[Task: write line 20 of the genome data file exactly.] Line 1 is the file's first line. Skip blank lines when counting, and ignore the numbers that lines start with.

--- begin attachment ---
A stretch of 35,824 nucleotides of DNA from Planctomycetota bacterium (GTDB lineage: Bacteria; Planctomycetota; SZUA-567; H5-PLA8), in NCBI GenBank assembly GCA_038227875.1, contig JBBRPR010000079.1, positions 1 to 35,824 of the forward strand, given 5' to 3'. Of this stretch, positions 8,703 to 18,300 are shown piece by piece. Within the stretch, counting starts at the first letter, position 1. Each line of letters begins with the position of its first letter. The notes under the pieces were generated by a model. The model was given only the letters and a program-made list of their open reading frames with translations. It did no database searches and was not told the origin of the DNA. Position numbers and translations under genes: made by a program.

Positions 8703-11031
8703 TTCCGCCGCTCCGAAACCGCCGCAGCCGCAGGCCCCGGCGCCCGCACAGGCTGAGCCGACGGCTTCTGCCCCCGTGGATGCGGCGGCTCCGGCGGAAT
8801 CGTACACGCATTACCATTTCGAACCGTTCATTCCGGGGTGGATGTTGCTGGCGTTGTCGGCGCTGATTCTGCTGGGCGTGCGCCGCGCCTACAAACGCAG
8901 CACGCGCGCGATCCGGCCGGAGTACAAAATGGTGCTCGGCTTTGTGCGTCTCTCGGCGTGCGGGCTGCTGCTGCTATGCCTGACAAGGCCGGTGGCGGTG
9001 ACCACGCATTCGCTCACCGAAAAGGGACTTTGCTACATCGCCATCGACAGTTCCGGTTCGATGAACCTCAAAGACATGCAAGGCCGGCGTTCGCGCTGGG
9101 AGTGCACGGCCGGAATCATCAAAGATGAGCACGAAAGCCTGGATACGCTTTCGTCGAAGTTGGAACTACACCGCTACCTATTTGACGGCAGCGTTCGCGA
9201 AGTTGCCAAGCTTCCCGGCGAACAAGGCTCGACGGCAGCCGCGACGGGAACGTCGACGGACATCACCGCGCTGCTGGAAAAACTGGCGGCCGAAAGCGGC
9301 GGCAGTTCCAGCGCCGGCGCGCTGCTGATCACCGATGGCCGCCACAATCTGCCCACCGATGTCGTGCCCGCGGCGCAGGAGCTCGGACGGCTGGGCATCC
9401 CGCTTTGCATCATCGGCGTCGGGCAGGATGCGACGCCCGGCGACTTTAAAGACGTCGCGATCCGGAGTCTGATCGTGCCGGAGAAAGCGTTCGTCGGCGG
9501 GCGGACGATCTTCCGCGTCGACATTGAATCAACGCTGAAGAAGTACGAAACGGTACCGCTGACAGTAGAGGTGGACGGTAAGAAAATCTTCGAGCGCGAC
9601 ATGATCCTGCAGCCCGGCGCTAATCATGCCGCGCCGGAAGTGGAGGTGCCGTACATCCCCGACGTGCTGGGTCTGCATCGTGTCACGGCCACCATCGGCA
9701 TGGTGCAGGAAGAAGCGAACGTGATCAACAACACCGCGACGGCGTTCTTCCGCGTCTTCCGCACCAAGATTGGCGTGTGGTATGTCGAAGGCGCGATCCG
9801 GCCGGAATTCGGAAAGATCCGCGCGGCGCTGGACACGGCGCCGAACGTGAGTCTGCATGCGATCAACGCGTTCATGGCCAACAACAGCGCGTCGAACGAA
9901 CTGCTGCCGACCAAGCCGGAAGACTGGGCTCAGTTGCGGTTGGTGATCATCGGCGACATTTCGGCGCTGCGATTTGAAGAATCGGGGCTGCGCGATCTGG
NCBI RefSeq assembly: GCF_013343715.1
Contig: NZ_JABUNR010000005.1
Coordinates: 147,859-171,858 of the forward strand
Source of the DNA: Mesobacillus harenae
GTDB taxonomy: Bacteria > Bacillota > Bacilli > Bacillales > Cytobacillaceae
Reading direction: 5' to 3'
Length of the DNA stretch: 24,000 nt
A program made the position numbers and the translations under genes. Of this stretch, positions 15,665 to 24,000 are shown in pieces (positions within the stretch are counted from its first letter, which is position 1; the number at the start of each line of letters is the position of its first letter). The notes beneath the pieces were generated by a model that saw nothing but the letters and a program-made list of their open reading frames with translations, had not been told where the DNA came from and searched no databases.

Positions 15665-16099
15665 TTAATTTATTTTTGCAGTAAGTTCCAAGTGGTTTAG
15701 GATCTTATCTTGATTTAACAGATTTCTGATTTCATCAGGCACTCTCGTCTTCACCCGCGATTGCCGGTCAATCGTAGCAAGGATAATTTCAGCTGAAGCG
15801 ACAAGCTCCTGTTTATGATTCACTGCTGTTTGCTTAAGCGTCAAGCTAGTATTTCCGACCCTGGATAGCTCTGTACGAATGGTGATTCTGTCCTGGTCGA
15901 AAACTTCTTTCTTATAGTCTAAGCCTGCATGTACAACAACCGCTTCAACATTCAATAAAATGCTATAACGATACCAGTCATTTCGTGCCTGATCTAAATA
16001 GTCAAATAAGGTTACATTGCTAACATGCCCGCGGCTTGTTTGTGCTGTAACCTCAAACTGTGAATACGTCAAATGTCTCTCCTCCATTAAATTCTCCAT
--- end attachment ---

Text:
GTDB taxonomy: Bacteria > Bacillota > Bacilli > Bacillales > Cytobacillaceae